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Photographer's Note

LARGER VERSION HERE.

What a fabulous opportunity I had yesterday, thanks to a close friend who informed me that two LMS "Black Five" steam locomotives and some vintage carriages were heading south from Scotland to their winter depot in Carnforth.

These two steam locomotives (one behind the other in this picture), numbers 44871 and 45407, spend the summer months pulling the "Jacobite Express" on the West Coast line betwen Fort William and Mallaig, crossing the Glenfinnan Viaduct which was made famous in the recent "Harry Potter" movies in which the "Hogwarts Express" travelled the line, also pulled by a "Black Five".

For those interested in steam locomotives (as I am), the "Black Five" locomotives were designed by William Stanier, 842 being built between 1934 and 1951. They were of 4-6-0 axle configuration with 6 foot diameter driving wheels, two cylinders of 28 inch stroke, weighed 75 tons and were a favourite with drivers and railway fans alike. Although they continued in use until the very last days of steam in Britain, only eighteen remain in preservation, the remainder having been scrapped.

A prolonged study of Google maps allowed me to find a wonderful little place to capture these engines as they steamed downhill southwards from Beattock Summit, the highest point on the West Coast Mainline and here they were probably travelling at something like 50 or 60 m.p.h. Fantastic! I felt like a little boy again as the ground shook under my feet as they passed!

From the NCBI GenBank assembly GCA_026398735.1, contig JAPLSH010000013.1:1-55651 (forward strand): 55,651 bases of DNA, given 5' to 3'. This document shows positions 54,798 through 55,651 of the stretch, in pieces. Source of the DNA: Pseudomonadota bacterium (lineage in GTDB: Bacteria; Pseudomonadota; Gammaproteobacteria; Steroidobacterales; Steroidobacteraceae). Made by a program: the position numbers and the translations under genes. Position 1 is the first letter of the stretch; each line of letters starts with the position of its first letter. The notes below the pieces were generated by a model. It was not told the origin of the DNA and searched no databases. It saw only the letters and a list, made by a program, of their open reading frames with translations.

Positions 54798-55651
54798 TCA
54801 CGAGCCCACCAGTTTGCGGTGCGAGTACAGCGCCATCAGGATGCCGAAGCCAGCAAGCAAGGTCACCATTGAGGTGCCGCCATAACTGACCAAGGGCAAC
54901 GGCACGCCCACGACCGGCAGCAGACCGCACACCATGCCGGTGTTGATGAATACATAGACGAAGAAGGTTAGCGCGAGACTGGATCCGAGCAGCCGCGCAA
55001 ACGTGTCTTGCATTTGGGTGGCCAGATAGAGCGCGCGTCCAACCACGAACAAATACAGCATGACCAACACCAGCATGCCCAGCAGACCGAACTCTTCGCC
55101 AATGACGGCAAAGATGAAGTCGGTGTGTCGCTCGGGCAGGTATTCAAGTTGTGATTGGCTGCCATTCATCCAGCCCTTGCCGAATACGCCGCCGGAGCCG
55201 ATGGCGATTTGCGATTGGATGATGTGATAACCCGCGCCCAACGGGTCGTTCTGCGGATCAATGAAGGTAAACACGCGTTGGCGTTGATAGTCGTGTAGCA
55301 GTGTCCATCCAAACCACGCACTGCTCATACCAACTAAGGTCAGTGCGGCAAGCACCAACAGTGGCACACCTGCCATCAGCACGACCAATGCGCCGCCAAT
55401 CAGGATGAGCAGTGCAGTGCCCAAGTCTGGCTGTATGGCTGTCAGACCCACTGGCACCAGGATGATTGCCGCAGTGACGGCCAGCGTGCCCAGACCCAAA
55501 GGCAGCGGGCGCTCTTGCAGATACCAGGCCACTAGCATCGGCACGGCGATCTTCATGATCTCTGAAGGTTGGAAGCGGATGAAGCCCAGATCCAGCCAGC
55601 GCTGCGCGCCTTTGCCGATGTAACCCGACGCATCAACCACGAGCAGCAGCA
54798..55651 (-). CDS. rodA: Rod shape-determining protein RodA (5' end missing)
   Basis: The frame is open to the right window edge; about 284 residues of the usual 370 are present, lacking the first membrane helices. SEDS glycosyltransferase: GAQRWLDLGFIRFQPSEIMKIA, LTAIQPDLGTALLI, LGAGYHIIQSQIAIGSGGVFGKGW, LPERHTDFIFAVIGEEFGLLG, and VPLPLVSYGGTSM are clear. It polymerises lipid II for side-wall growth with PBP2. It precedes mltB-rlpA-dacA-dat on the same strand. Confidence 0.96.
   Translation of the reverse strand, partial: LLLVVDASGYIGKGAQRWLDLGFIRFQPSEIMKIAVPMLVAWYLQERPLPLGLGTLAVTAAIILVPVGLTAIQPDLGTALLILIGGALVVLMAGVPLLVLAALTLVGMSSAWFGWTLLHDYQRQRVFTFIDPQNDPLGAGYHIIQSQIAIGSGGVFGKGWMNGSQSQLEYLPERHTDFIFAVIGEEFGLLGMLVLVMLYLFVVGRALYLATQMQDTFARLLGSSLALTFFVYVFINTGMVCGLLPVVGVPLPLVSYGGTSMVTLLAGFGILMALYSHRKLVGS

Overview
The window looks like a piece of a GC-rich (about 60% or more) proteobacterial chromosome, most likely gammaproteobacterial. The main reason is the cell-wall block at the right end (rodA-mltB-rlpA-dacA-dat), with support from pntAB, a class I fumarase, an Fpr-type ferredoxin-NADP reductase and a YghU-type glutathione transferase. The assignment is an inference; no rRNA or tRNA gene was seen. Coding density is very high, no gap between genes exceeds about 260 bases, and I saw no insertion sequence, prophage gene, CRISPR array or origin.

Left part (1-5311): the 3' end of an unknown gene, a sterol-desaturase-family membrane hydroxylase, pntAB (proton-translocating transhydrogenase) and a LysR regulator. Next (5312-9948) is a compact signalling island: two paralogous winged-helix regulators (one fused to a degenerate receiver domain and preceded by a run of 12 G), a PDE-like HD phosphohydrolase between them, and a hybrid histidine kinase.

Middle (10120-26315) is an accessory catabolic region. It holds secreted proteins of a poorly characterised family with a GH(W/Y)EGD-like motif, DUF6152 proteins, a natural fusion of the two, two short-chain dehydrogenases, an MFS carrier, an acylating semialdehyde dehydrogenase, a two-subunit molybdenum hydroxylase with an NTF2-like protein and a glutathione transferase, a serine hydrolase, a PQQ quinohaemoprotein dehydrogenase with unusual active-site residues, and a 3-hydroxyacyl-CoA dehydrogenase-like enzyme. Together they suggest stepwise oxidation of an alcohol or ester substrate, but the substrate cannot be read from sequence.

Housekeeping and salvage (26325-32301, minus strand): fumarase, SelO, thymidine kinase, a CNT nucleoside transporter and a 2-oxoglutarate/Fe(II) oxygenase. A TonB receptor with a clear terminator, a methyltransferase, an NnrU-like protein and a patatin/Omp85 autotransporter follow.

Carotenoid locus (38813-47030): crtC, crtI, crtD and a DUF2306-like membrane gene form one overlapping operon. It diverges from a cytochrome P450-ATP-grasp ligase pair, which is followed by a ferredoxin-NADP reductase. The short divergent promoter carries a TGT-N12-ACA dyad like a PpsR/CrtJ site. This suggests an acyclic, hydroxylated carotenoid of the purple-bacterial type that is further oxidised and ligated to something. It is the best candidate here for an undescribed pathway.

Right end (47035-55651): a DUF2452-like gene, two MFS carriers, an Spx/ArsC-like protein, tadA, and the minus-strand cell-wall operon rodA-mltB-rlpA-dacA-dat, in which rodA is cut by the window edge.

Although these locomotives were travelling downhill, I was reminded of W.H. Auden's wonderful poem, "The Night Mail", about a steam train travelling here up to Beattock Summit, a poem which really captivates the essence of steam travel, so I'll quote just a few lines here:

"This is the night mail crossing the Border,
Bringing the cheque and the postal order,

Letters for the rich, letters for the poor,
The shop at the corner, the girl next door.

Pulling up Beattock, a steady climb:
The gradient's against her, but she's on time.

Past cotton-grass and moorland boulder
Shovelling white steam over her shoulder,

Snorting noisily as she passes
Silent miles of wind-bent grasses.

Birds turn their heads as she approaches,
Stare from bushes at her blank-faced coaches.

Sheep-dogs cannot turn her course;
They slumber on with paws across.

In the farm she passes no one wakes,
But a jug in a bedroom gently shakes."

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Additional Photos by John Cannon (tyro) Gold Star Critiquer/Gold Star Workshop Editor/Gold Note Writer [C: 1313 W: 396 N: 4983] (20018)
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